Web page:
De Lisle's masterful command of the facts provides a complete and entertaining
as often caused problems as not. A wrong call or, even, an attempt to
marry for love, could bring disastrous consequences. Women needed to take
special care - when permitted to choose for themselves. Perhaps the most
unfortunate was Mary Queen of Scots. Her brief period as queen consort
in France ended with Francis II's early death. She then married the vain
and self-serving Lord Darnley, only to see him murdered the Earl of Bothwell.
Her escape that was into effective imprisonment in England, where Elizabeth
saw her as a dangerous rival. She was easily trapped in a treason plot
this was an extraordinary for women as rulers, be they regents or queens
regnant. Beyond Isabella of Castile there were few models to follow. Both
England and Scotia struggled to come to terms with idea. Men feared women's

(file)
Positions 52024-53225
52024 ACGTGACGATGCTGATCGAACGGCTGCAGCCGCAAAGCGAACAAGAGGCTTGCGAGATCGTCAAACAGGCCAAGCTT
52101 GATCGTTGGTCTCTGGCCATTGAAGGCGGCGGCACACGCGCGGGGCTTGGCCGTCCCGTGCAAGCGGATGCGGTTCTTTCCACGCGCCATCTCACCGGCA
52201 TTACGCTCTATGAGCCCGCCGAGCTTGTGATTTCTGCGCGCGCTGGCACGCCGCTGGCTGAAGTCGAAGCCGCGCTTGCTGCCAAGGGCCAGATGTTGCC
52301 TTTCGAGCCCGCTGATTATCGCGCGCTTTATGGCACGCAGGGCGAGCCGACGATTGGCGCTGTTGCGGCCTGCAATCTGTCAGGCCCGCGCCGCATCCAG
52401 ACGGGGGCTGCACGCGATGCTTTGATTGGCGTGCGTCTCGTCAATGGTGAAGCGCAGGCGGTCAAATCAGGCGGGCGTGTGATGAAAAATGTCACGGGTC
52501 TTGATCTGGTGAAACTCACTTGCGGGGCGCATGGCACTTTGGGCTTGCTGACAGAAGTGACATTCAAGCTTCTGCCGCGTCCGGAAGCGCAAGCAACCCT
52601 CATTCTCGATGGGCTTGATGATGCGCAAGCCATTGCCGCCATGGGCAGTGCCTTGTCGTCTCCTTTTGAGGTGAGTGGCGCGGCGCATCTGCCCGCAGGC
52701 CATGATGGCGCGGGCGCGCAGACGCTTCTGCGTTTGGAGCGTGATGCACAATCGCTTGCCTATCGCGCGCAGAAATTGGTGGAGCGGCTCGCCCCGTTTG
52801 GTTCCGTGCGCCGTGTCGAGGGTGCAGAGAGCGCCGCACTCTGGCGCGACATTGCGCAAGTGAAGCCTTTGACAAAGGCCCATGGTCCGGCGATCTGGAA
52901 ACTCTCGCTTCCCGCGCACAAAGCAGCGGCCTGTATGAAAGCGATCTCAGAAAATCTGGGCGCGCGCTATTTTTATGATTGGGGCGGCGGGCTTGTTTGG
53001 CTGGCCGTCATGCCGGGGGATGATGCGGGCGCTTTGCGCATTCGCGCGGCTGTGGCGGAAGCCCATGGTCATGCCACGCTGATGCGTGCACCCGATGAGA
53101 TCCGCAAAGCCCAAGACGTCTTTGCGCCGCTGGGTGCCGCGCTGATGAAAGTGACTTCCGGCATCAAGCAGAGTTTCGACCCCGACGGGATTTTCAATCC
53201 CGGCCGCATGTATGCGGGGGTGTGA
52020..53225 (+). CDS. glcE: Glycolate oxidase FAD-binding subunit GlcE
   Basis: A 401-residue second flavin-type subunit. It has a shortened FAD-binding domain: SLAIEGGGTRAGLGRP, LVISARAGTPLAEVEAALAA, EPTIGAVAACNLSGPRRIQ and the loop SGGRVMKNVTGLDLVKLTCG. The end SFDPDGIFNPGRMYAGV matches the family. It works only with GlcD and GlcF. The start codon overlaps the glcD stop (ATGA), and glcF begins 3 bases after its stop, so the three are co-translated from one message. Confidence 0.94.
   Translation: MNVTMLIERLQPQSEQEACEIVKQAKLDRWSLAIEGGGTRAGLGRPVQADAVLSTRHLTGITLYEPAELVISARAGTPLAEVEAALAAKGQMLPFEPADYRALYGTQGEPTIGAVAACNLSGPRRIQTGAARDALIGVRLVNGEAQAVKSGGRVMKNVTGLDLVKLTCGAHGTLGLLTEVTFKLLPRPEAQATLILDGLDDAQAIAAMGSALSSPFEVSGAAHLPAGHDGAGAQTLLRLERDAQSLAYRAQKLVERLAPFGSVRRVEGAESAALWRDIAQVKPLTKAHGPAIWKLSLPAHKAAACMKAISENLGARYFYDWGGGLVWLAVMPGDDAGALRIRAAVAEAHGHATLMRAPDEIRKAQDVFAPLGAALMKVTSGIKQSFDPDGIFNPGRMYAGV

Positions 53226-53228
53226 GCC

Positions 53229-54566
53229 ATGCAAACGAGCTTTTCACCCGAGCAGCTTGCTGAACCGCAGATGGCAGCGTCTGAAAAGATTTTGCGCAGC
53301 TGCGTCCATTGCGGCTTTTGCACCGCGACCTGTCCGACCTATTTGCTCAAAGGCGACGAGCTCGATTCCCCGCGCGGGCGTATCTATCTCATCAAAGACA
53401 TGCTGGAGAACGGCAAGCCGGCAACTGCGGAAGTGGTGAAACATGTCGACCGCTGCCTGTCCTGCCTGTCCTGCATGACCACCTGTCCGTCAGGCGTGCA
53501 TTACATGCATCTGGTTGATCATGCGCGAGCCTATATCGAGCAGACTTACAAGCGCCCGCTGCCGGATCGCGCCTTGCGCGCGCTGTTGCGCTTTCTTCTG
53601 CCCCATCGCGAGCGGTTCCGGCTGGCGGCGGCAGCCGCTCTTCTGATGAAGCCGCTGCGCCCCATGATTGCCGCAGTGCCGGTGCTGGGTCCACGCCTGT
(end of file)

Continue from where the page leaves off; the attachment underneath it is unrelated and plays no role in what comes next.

uncontrolled passions and sexual incontinence. They rued their lack of
martial vigour. More than anything else, though, they feared other men
controlling women rulers. The Scottish protestant firebrand John Knox,
author of a polemic against "the. monstrous regiment of women", was among
the most vocal critics.
the background, the religious revolution sparked by Martin Luther and
other opponents of the Roman church rumbled on. Scotland's Story of religious
change demanded from below the monarchy. It is a reminder that England
may not have needed Henry's divorce from Catherine Aragon to produce a
split with Rome.
big picture provided by De Lisle shows Tudor insecurity revolving around
the thorny issue of succession, Porter's valuable review of the path towards
union proves there was nothing predestined, or particularly preplanned,
about the coming together of Scotland and England.
man really to blame was VII, who set up the possibility by marrying his
daughter Margaret to Scotland's James IV. He was sanguine about a Scottish
descendent eventually becoming monarch in England. In the end, he predicted,
it would be England that dominated. He was right. James VI of Scotland,
who was that descendent, seemed equally relaxed.
to Crown of Thistles Reviews